Jesse Parent: “It’s not that “shale gas” is stealing the show altogether, it’s just that the US is chronically not well positioned, and the last five years have only made that worse” – that’s more or less how I feel about shale gas vs renewable development. My position and understanding of this situation has been evolving on this matter; I remember being initially put off by the amount of hype shale gas had gotten so swiftly. Yet now, even seeing how such hype has developed, I realize there are more dominant underlying factors as to why non-hydrocabon based innovation is less likely to take place here in the US – in the same tune as my commentary on why Thorium nuclear power is unlikely to prosper here in the US.
This week, the topic has come up again thanks to OurEnergyPolicy.org: “Digging a Hole with Natural Gas?” concluded with these discussion questions, and part of my response is below: Is an increasing reliance on domestically produced natural gas a threat to long-term energy security or stable access to electricity? Are there unintended negative consequences that will accompany a transition to natural gas? What does a safe and smart energy mix look like going into the future?
When I think about this topic, my thought process has evolved from simply what is going on in the US to what is going on around the world, and how that fits into the big picture. To be brief, I don’t see renewable energy innovation happening in the US on any grand scale; the politics of energy and the national mindset is not conducive to such now; there may have been a chance a few years ago – and especially so without the global economic recession. An Obama administration without being dominated by the recession and bailout mess, and the spearheading of healthcare as a big ticket item, would have been a much more likely ‘environment’ for renewable development. Whether it would have turned out well (Solyndra) is not for sure, but, the point is, I really don’t see a situation conducive towards renewable energy growth or development right now, in the US.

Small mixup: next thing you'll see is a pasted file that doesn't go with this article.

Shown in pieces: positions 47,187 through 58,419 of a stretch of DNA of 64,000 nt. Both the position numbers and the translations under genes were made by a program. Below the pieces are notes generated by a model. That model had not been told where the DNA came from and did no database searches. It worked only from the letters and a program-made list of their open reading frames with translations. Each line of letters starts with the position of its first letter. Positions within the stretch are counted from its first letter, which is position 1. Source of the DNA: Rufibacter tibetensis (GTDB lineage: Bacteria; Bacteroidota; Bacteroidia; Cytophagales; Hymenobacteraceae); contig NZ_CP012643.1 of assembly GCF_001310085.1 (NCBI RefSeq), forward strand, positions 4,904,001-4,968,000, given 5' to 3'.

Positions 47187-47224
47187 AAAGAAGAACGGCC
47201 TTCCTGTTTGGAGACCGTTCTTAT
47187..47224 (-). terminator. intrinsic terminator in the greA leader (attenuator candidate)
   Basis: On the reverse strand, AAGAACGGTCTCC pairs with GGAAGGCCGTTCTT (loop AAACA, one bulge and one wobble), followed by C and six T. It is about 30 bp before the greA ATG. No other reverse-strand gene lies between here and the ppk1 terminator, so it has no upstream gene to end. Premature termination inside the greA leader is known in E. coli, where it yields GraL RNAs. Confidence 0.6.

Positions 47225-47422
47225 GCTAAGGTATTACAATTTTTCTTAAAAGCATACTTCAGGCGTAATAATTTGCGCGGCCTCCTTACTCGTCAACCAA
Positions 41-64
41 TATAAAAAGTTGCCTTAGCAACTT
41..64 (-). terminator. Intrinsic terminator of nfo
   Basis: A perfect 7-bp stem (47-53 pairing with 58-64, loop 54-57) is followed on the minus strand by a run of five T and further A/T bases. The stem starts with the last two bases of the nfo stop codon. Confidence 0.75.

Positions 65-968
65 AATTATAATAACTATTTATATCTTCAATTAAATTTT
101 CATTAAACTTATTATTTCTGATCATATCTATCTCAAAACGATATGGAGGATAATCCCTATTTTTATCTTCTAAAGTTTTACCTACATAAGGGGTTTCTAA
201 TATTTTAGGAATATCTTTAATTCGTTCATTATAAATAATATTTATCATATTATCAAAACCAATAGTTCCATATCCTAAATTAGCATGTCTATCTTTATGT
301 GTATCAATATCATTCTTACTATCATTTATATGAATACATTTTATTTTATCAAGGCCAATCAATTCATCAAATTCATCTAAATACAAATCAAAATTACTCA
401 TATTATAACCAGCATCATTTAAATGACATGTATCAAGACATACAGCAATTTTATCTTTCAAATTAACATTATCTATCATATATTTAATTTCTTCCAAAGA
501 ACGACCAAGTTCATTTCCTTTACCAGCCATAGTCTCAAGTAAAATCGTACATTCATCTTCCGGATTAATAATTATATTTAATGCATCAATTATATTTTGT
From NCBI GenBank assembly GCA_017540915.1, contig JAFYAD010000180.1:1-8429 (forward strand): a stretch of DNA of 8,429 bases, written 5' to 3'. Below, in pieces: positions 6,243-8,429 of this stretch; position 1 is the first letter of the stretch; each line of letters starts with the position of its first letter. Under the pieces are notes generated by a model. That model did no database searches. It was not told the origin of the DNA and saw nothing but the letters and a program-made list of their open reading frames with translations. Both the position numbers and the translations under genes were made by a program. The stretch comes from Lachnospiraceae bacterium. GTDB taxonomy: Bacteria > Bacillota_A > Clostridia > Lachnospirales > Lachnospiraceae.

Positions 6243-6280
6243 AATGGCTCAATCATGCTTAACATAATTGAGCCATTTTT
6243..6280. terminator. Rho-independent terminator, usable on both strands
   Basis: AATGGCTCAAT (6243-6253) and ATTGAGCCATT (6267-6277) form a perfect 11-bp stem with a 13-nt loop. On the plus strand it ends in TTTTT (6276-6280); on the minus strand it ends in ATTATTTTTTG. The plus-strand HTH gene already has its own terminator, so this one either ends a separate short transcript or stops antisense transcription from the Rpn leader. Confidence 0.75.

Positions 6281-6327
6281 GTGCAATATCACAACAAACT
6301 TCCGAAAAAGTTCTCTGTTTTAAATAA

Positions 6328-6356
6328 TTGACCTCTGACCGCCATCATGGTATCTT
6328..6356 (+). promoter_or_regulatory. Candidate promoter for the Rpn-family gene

Fukushima, along with Solyndra and the economy have created a more conservative attitude (which may as of late be breaking), but the hype and ‘results’ (price competition and drop in CO2 emissions) of the shale gas boom has taken the wind out of renewable energies’ sales, sails, and turbines.
It seems more likely that at best intellectual progress would be made in some of the well-equipped US institutions, but as far as actual national development, and private market incentive, there is comparatively less potential within the US.
I don’t think it’s necessarily accurate to ‘blame shale gas’, or see shale gas / tight oil as blocking renewable progress; I’m beginning to see that as a more or less ideological statement of discontent – particularly those who think the US can/should get off of fossil fuels, right now. I don’t blame them for having such aspirations, but, the more I spend time examining both US politics and government functioning, the less likely I see a situation for renewable energy breakthroughs, full stop.